The millennial generation has been called “the gayest generation,” with over seven percent of young adults between 18 and 35 identifying as gay, lesbian, bisexual, or transgender. Wider understanding and acceptance of a range of gender identities and sexual orientations, along with the ability to easily connect with peers locally or through social media, have made young adults more forthcoming about sexuality and gender, and more likely to proudly identify as LGBT.
Millennials have also gained a reputation for settling in top-tier urban areas like Denver, San Francisco, and Portland, drawn to these cities by their walkability, amenities, and social offerings. There’s been less focus, however, on where these statistics overlap: are LGBT millennials flocking to the same cities, or pushing into new territories, building communities in gentrifying neighborhoods in less expected placed across the country?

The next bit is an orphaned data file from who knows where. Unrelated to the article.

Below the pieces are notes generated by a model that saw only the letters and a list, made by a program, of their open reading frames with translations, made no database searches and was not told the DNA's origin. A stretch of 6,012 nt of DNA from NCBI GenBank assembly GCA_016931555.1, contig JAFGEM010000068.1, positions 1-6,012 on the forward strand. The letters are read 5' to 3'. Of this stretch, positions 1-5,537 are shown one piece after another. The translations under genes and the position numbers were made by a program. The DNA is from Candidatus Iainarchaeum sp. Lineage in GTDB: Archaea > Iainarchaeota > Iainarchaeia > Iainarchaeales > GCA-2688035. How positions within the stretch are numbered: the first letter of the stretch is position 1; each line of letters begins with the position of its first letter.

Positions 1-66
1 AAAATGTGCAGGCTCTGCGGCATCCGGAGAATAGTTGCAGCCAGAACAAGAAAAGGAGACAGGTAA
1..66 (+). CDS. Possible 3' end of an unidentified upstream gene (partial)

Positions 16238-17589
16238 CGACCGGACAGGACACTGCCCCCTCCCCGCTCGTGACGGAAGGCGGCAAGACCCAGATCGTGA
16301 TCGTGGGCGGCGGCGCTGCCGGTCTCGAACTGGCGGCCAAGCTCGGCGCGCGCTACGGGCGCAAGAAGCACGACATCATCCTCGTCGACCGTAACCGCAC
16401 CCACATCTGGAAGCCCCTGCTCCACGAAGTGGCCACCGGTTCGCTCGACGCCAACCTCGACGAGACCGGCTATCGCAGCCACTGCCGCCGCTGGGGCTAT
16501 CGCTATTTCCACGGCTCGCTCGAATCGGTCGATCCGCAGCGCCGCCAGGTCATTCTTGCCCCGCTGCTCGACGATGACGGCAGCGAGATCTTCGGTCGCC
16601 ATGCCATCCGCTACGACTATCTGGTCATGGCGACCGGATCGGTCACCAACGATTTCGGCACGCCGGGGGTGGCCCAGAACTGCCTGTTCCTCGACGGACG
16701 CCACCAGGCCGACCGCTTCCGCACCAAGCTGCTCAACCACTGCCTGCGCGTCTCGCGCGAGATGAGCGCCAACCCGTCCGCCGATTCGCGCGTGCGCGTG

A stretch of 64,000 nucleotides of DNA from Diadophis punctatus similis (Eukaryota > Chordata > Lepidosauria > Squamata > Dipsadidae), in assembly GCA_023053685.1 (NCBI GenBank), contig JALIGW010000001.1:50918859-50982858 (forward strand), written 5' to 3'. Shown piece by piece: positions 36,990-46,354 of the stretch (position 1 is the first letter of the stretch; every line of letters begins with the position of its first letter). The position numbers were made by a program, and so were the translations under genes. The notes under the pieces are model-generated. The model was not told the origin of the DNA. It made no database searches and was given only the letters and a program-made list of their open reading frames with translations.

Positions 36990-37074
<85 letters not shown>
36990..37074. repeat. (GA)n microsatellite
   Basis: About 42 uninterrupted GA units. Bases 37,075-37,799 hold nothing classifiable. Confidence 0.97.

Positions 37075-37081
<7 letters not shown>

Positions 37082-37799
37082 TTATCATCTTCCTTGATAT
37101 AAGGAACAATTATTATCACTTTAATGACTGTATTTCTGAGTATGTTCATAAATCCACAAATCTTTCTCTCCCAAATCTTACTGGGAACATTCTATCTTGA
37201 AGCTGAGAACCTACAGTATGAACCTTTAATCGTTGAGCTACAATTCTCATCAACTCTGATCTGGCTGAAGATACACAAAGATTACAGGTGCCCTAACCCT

In a recent study of census and demographic data, Smart Gay Life found some surprising trends. Increasingly, LGBT millennials are transforming cities in places that may not be known for their acceptance and tolerance, and Norfolk was identified as one of the top cities who embrace the diversity millennials require.
“Another surprising inclusion, Norfolk shares Los Angeles’ proximity to the beach, along with a booming millennial population and the amenities to support it,” according to the report. “The city is making big strides to be millennial and LGBT friendly, even while the surrounding area is often less than inclusive.”
Two other second-tier cities ranking high in preference are Salt Lake City and Houston. The report goes on to note that the intolerance of the surrounding areas are simply not a factor for many LGBT millennials choosing to live in these areas.
“Millennials are set to overtake baby boomers in the coming years, and LGBT millennials will have a huge part to play in determining the places where young people will settle and how the LGBT community will affect these areas,” the report concluded.